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Oasis of Love Church will make you believe at Dickens’ Days parade Friday in Shippensburg

13 November 2012 No Comment

By AMBER SOUTH
@ShipNewsGirl

SHIPPENSBURG — Do you believe?

Oasis of Love Church hopes to make you, as its float makes its way down King Street in the 21st annual Dickens’ Days parade on Friday.

Amid the 20-to-30-some other parade entries, a giant child’s mitten high atop the church’s float will raise a bell into the air.
Representing the moment in the book and holiday movie, “The Polar Express,” when the main character receives a jingle bell from Santa Claus, organizers hope the message sticks with onlookers.

Tom Wiser, left, and Grant Ruth of Oasis of Love Church in Shippensburg show off the large replica bell that will be incorporated in the churches Dickens Day parade float. Pictured on Tuesday, November 13, 2012. (Public Opinion/Ryan Blackwell)

“You have to believe to be able to hear the bell,” said Nancy Shale, a member of the church’s parade committee.

The base of the float is designed to look like a section of the train that is the Polar Express, Shale added.

According to float committee leader Tom Wiser, between 35 and 40 people have been working on sections of the float for about three weeks. The project will remain in sections at least until Thursday when workers will put it together in preparation for its journey down Shippensburg’s main strip.

The “I believe” theme is Oasis of Love Church’s take on the overall theme of this year’s parade: “When Christmas Comes to Town,” which is the name of a song in “The Polar Express” movie.

In order to be considered for awards, parade participants must abide by the theme, according to instructions from Dickens’ Days organizer Shippensburg Downtown Organizations Investing Together.

“We have found that these themes seem to work, whether its the window decorating (contest for downtown organizations) or floats, it’s really neat to see everybody’s perception of that theme,” said Dickens’ Days committee member Lizzie Bailey.

The 7 p.m. parade will act as the official kickoff to Dickens’ Days and Shippensburg’s holiday season. It will end at the former Vigilant Hose Company building at 129 E. King St., where the Christmas tree will be lit.

Now in its 21st year, Dickens’ Days has come a long way from its downtown Shippensburg business beginnings in the early 1990s.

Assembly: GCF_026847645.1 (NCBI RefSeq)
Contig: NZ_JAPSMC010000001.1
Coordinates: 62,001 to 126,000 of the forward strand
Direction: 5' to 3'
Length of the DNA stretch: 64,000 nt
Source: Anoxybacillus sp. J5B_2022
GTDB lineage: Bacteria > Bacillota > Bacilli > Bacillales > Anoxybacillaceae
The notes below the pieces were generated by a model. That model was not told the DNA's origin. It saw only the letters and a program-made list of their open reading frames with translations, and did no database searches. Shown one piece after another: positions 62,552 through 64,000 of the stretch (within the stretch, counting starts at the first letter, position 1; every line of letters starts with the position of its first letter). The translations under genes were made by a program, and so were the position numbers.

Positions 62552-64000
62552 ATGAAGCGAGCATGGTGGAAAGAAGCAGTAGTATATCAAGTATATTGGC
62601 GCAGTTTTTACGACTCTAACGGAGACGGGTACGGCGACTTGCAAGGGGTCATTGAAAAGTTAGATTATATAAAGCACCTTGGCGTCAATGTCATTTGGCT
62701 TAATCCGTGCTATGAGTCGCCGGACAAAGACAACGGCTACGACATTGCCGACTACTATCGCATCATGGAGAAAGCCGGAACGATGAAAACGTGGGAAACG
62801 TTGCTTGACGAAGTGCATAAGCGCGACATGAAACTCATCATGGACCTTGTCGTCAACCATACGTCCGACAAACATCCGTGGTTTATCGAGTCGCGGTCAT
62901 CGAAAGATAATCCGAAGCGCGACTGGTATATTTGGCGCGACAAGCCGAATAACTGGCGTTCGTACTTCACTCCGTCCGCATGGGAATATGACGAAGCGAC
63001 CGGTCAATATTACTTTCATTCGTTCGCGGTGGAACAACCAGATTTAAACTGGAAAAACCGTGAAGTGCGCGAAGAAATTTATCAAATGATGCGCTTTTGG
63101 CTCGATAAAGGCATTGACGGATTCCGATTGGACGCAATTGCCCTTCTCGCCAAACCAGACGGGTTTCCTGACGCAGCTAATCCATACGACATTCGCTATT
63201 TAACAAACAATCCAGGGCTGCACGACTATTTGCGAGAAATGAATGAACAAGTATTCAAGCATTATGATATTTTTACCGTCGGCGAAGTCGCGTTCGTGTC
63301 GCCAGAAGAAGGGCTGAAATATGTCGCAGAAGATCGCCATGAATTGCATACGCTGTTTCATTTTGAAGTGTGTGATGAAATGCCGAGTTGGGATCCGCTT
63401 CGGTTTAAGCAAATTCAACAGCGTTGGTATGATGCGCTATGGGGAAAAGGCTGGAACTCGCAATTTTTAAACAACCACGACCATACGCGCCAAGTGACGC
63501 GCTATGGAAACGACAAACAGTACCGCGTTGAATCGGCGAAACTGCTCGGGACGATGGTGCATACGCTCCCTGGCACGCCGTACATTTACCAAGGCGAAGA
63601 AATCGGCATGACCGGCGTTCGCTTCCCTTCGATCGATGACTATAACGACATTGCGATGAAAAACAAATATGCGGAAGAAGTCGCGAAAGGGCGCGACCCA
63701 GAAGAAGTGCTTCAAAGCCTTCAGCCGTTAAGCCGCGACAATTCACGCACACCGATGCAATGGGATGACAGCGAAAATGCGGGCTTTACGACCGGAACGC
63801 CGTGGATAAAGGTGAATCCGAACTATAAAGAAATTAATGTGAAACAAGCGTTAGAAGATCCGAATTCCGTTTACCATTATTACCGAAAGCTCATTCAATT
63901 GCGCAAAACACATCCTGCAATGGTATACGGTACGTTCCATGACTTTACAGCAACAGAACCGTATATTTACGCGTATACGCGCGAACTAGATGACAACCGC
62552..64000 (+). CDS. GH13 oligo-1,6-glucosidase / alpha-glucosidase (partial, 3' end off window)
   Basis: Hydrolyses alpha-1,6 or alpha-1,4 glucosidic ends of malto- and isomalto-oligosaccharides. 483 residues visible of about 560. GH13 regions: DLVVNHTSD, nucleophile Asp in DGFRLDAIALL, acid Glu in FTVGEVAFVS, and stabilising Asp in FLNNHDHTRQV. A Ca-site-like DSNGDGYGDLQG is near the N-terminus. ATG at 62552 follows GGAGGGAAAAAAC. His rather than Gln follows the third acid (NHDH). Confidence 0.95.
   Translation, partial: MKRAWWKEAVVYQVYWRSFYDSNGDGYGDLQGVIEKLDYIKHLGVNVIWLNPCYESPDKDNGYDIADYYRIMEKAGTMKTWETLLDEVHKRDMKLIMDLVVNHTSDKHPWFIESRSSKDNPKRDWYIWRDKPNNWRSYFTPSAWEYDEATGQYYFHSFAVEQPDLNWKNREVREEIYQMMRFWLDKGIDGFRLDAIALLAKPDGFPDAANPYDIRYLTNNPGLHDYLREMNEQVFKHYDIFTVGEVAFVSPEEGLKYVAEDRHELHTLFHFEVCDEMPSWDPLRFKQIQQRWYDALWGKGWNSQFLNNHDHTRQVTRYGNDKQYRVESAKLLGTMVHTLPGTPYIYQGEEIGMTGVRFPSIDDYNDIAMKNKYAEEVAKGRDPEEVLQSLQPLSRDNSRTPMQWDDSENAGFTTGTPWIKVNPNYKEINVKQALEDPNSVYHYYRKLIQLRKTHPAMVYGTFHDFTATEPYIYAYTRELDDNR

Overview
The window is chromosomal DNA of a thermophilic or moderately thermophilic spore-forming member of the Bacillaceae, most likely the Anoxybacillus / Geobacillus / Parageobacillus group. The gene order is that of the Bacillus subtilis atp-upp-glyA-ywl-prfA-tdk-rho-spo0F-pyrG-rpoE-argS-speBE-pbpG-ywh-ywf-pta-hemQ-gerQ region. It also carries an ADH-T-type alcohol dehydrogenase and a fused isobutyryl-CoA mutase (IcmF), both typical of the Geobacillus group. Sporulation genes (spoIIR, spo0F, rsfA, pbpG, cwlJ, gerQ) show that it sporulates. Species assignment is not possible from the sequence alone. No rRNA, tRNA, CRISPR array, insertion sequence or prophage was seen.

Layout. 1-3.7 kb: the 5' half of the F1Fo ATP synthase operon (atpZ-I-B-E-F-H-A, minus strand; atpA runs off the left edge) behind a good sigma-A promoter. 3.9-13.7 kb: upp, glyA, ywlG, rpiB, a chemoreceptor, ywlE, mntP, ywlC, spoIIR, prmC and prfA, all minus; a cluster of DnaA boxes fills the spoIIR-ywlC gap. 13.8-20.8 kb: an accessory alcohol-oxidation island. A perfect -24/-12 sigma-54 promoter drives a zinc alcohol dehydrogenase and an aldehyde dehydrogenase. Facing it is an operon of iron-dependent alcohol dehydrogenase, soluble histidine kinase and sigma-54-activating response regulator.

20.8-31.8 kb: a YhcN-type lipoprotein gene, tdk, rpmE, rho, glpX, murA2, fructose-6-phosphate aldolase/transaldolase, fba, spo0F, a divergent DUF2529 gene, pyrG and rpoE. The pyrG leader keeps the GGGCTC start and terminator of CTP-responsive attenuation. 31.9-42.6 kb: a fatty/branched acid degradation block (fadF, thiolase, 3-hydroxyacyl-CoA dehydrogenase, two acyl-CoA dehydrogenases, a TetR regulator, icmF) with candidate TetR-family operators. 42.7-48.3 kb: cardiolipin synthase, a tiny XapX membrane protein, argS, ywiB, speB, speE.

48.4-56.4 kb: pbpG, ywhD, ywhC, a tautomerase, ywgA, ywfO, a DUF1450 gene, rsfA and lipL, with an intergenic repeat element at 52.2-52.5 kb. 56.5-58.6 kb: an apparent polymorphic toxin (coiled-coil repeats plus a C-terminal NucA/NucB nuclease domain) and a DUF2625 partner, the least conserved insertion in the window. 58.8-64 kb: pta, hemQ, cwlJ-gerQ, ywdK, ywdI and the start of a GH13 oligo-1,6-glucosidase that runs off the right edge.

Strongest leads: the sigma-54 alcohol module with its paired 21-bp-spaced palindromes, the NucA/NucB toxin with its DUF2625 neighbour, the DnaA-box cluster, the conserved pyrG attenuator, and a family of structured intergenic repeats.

According to event committee member Trudy Collier, the annual holiday celebration started as an initiative by three merchants on King Street and was aptly titled “We Three Shops on King.”

“Once D.O.I.T. got organized and started up, it evolved into being called Dickens’ Days,” Collier said.

It is unclear what the change entailed, but it is clear that whatever it was paved the way for a holiday staple in Shippensburg. With annual events like Mrs. Cratchit’s Story Book Tea, Brunch with Santa, carriage rides, gingerbread house making, craft shows and other opportunities for the community to come together, Dickens’ Days provides residents with another holiday tradition for their schedules.

“The main thing is to have Santa arrive in Shippensburg with the Christmas parade; that’s kind of the main focus and that’s always what the main focus has been,” Collier said.

One theory on the evolution of Dickens’ Days has to do with Charles Dickens. Bailey sees the event as one that takes participants back to the 1800s.

“Shippensburg is filled with histories,” she said. “It’s a nice time frame to focus on. I think one of the things that’s nice, the town comes together for the event and it really does seem like the people in the community embrace the themes for the Dickens’ Days event.”

Dickens’ Days has experienced varying levels of success over the years, Collier said. Factors that may be to blame include the down economy and possibly even the historical aspect.

“I’m not sure if people look at Christmas nostalgically (anymore) or if they look at Christmas in the new technology way of things,” Collier said.

With the parade in particular, success seems to depend partly on the theme. Three years ago saw one of the most popular, with the “12 Days of Christmas,” because of the many individual aspects, Collier said. This year is looking good so far, she added.

To keep Dickens’ Days going, organizers hope others will join them in years to come. Collier feels new people would bring new ideas with them.

But despite any challenges, Bailey just hopes Dickens’ Days helps participants see what the holidays are really about.

“It’s the time that we’re spending together,” she said.

For a complete list of Dickens’ Days events, click here.
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Amber South can be reached at asouth@publicopinionnews.com and 262-4771.

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